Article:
Iran’s Zarif, Foreign Minister of a Terrorist Regime at Munich Security Conference
Zarif has been involved in all decisions of the Iranian regime's terrorist operations abroad. He is employing diplomat terrorists and MOIS agents in the regime's embassies abroad.
The 2020 Munich Security Conference will be held from Friday, February 14, to Sunday, February 16. Among those attendees is Iran’s Foreign Minister Mohammad Javad Zarif, who is scheduled to address the conference on Friday.
In an editorial published at Euronews on Tuesday, former Italian Minister of Foreign Affairs Giulio Terzi suggested that discussions at the Davos Forum were actually made more productive by the Iranian Foreign Minister’s absence and that the same would likely be true of the Munich Security Conference. Terzi cited “Zarif’s role as an apologist for an Islamist theocracy and the world’s leading state sponsor of terrorism” as evidence that his contributions tend to poison the well of international dialogue while distracting from important opportunities for the planning of a multilateral response to Iran’s provocations.
On Monday, the National Council of Resistance of Iran (NCRI), published an article on its website that called attention to Zarif’s public defense of the Iranian regime’s decision to withhold the release of black box recordings from Ukraine International Airlines Flight 752. The Boeing 737 left Tehran hours after the Revolutionary Guards’ January 8 missile strikes in Iraq, and it was shot down by Iranian air defense systems in an apparent case of mistaken identity.
Tehran attempted to cover up the cause of the crash for three days, before satellite images, radar, and the on-the-ground video proved that the flight had been struck by two surface-to-air missiles. But the ongoing conflict over the black box suggests that the regime is still working to unilaterally control information. And Zarif’s public comments show him to be providing legal rationalizations for this decision on the international stage. This is emblematic of his role as “Tehran’s chief apologist,” and it makes the foreign minister’s invitation to the Munich Conference “a mistake along the lines of Europe’s long appeasement of the mullahs’ regime.”
Of course, concerns about “apologetics” and propaganda extend far beyond the issue of the Flight 752 disaster. Zarif has been defending some of the worst and most persistent foreign terrorism and domestic repression in the history of the clerical regime. In 1988, when Zarif was a career diplomat working for Iran’s UN mission, in that capacity, he helped to distract international attention away from the massacre of political prisoners, which left 30,000 political prisoners dead in the midst of efforts to stamp out Iran’s Democratic Resistance.
This past disregard for crimes against humanity set the stage for the foreign minister to downplay violent crackdowns on activists and protesters in recent years. After assuming his current role under regime’s President, Hassan Rouhani, Zarif famously used a television appearance in the United States to declare that Iranian authorities “do not arrest people for opinions.” The remark drew widespread ridicule at the time, but he has stood by it even in the wake of a nationwide uprising that began last November and led to upwards of 12,000 peaceful protesters being arrested, while 1,500 were killed in the streets.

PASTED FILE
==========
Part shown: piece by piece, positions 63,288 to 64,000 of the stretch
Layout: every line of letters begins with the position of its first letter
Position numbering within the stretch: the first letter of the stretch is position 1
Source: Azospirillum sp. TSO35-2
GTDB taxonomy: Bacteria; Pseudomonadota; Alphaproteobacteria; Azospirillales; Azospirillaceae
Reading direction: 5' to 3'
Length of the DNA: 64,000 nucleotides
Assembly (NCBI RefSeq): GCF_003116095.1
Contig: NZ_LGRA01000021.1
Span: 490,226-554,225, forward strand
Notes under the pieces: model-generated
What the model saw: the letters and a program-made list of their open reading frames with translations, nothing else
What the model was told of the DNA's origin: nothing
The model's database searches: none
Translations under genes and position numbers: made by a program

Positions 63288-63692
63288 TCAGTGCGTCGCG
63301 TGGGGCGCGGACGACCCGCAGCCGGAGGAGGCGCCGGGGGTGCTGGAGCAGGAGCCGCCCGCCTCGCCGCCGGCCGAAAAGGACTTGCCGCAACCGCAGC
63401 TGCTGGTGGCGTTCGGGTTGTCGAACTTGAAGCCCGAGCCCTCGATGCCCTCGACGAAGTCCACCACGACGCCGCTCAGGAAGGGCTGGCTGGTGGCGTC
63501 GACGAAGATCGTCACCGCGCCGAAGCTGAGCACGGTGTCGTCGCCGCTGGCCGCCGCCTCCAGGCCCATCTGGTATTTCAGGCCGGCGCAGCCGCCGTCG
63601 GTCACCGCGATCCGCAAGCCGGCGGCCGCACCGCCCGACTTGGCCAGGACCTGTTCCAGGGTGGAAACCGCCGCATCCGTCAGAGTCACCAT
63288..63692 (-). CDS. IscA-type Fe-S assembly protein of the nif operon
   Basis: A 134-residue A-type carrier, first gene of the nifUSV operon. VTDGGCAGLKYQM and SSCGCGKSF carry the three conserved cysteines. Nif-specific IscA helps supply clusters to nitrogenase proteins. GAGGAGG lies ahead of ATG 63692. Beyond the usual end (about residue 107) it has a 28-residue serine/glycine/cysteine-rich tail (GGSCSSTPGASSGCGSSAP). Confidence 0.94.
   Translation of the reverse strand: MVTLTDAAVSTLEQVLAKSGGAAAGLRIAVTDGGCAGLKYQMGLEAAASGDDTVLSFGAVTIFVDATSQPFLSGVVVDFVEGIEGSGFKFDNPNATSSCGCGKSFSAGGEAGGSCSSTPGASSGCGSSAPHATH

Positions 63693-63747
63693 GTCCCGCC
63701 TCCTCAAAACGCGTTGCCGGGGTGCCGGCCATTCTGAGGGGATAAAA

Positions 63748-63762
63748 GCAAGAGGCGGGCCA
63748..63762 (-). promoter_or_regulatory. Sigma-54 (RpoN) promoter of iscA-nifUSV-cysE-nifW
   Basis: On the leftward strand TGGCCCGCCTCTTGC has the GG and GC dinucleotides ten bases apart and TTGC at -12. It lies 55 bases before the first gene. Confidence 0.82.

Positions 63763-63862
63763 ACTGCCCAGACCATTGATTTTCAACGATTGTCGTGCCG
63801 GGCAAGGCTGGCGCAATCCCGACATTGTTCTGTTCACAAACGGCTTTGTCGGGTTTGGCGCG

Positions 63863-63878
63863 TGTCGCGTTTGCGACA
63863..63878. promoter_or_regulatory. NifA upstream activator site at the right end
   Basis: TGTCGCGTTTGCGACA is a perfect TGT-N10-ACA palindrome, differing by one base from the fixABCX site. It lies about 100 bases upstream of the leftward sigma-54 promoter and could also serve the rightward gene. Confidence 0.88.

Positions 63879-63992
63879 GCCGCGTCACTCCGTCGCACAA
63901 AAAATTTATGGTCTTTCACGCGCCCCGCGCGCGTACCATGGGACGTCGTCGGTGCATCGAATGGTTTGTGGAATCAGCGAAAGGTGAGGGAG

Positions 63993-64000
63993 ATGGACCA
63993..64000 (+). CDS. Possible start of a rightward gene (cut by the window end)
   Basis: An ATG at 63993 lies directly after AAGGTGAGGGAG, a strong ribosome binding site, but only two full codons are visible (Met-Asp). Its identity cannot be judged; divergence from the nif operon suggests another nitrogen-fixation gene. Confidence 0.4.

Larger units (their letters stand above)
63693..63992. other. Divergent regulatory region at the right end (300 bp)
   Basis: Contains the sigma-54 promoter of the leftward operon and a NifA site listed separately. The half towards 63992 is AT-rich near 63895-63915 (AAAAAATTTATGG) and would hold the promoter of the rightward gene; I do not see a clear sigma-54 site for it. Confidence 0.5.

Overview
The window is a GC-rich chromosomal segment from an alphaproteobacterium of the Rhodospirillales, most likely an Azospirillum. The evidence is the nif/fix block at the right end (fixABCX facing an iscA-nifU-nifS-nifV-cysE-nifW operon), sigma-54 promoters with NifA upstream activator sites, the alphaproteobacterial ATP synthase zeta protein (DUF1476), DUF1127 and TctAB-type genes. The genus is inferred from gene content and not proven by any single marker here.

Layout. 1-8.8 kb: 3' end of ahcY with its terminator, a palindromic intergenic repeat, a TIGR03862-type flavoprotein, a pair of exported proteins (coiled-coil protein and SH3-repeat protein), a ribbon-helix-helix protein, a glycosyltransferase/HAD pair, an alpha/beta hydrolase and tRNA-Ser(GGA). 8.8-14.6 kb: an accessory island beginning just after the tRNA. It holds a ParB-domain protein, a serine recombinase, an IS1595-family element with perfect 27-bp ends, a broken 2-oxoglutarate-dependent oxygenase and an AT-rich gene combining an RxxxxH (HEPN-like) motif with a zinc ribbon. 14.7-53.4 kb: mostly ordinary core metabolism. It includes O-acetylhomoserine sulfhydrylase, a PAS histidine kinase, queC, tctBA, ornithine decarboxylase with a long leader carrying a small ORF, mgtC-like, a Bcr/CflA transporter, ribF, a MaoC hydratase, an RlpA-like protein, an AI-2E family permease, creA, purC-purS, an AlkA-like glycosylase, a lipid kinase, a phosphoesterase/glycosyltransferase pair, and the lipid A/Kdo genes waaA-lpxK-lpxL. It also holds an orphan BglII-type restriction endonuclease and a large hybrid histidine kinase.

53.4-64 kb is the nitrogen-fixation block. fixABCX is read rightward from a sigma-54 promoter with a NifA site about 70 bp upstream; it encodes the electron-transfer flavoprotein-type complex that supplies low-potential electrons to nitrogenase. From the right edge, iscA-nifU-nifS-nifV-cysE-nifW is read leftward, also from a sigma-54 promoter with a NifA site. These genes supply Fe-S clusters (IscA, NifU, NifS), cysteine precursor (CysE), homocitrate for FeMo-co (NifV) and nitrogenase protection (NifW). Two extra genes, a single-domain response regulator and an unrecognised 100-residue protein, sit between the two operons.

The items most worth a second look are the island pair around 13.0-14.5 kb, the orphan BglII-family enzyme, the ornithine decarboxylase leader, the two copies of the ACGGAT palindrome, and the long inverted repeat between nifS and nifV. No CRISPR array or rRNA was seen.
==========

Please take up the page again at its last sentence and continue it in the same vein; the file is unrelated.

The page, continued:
At the same time that Zarif uses international appearances to contradict independent reports of the regime’s crackdowns, his position as Iran’s top diplomat arguably makes him an active participant in schemes to export that crackdown to foreign territory. Over the past two years, seven Iranian diplomats have been expelled from European host countries on suspicion of involvement in terrorist activity. One other diplomat, lately stationed in Austria, is facing charges in Belgium for having masterminded a plot to set off explosives at the NCRI’s gathering in Paris in June 2017.
The investigation of that incident led to a spokesperson for the Belgian federal police saying that employees of Iran’s Secret Service are ubiquitous in its diplomatic establishment. It is virtually impossible for such a complex network of terrorist-diplomats to operate without the knowledge and approval of the foreign minister.
Furthermore, Zarif’s command of that network would be very much in keeping with his role as a point-of-contact with some of Iran’s terrorist proxies and allies. This time last year, he met with Hezbollah leader Hassan Nasrallah to reaffirm Tehran’s commitment to arming and supporting that paramilitary.
That is sure to be a topic of discussion at the Munich Security Conference, as will the more specific issue of rising tensions between Iran and the West. But with Zarif scheduled to play a prominent role in the event, there are serious doubts about whether those discussions will manage to remain on track and free from disinformation. These doubts are only amplified by the absence of important European voices, and critics are sure to suggest that the West is abdicating its own voice on Iranian affairs while offering an open invitation to an Iranian official who has been described as the regime’s “propaganda minister.”
This was the language used by the U.S. administration in announcing economic sanctions on Zarif last year. The measures were implemented soon after the White House imposed similar sanctions on other high-ranking Iranian officials including Supreme Leader Khamenei. Each of these moves was greeted as a step in the right direction by the Iranians. But that same Iranians have regularly urged the nations of Europe to close ranks with US policy by isolating Zarif and ceasing to invite him to international gatherings. The existing plans for Munich indicate that that advice has yet to be taken seriously.